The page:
3. If you express your love for one another as a couple in front of a divorced friend, it will make them feel uncomfortable:

My friend who is divorced said it best- it actually makes her feel the opposite when she sees friends in love still. She feels happy that her good friend has that and it gives her hope in perhaps finding her true match. But this does not mean go crazy with P.D.A. every second, (c’mon, that is uncomfortable for anyone).

4. Divorced friends automatically want to be set up/meet someone new to marry:

Some people actually want to just enjoy their new liberation or are truly still healing. Note to hustling matchmakers out there: be sensitive and respect your friend’s needs…not all divorced people want a new wife or husband as soon as their current marriage is over. They will tell you if they are ready, you can read their cues or just ask before you jump at the chance to set up your friend with your cute, newly divorced kickboxing instructor.

5. You won’t get what your friend is going through if you are happily married:

Just like any other time you have found a way to be there for your friend when you couldn’t relate experientially, the same applies here. When a friend lost her mother, when another friend’s brother got ill, when he/she lost their job. In this case, it’s about standing by your soul sister, or brother, and allowing friendship to be a support system for them when their previous relationship’s support system is no longer. It doesn’t matter if you haven’t been through it- lend an ear, a shoulder and smile.

Any tips from your own experiences?



  • Tara

    Very insightful and well said Puja!

  • Anamika

    Hi Puja,

    First time on your blog…I have few friends who i know are not that happy in their relationships but in India you must be knowing that we end up trying years and years for our relationship to work and its not easy to find a new partner easily with so much of society pressure around..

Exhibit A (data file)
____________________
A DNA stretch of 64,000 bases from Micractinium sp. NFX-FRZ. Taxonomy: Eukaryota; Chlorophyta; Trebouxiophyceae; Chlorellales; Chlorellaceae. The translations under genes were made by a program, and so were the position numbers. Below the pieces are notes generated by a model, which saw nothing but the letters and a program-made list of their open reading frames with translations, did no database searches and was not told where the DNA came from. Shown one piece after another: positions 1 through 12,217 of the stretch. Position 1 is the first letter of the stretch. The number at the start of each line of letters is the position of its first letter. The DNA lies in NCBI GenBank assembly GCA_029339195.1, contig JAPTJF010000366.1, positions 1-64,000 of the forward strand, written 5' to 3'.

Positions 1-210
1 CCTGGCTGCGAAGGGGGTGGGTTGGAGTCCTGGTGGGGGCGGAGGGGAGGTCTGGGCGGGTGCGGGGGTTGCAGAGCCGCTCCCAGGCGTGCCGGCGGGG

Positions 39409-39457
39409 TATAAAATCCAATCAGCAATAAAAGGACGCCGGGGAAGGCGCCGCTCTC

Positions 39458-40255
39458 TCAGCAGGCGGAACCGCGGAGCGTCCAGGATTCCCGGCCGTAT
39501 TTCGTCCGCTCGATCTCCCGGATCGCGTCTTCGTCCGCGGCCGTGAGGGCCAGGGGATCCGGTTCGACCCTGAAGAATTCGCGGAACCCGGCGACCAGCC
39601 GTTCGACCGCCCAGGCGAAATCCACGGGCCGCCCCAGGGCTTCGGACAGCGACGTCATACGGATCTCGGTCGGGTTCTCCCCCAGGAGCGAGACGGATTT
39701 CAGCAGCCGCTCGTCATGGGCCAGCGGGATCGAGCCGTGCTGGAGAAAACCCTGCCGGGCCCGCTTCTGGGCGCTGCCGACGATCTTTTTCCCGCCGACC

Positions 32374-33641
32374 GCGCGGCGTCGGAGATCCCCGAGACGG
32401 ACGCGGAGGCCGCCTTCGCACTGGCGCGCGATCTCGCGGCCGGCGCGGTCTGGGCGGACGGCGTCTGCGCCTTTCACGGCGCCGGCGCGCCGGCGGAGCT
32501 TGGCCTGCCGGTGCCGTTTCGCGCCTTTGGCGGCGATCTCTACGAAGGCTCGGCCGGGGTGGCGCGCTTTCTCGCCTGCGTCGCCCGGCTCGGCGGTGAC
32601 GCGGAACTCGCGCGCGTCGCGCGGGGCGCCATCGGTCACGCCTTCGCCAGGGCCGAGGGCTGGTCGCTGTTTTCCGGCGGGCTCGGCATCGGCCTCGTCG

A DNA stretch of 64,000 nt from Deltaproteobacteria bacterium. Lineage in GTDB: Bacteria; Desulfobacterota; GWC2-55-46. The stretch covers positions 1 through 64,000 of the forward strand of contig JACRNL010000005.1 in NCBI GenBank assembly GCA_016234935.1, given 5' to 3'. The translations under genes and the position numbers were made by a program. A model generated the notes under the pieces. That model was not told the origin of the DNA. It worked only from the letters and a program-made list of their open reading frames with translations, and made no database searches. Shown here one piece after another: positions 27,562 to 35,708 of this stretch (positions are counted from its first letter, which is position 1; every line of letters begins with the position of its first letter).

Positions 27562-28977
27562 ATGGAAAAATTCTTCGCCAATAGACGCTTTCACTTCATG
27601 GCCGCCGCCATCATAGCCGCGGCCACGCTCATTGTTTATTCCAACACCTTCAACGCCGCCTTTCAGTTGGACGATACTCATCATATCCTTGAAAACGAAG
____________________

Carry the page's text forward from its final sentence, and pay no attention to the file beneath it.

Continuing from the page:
I feel lucky to be married to someone who is a perfect match for me and your article just made me think of my friends who are just trying hard rather just moving on .

    • Puja

      Thank you so much for your thoughtful comment and for visiting our blog for the first time!

      I 100% agree with you on the sanctuary of marriage- and why my husband and I have been dating and married for a combined 13 years now. My parents, my grandparents, my aunts and uncles all have happy marriages and been through their fair share as have we.
      So I understand “not simply moving on”. Did you catch the article I linked above about the true definition of love? It shows what sticking by your partner means and I agree with it.

      This post was directed to the people who for their own reasons, with no judgement, (the way I live life), have divorced. Some who had tried years and years of therapy together even.

      The people I indicated that were frowned upon that are Indian, did not wish to share their private reasons with the whole community, such as extreme verbal abuse. No one would have known that. And I am proud of my Indian heritage, hence our blog!, but also feel its important as the new generation to break any patterns and molds that are not of value such as for instance, an indian, or any woman for that matter, living s life of abuse for societal pressures.

      So I guess this was just a list of reasons for ways we as strong women can support our girlfriends. Free of judgement and full of love.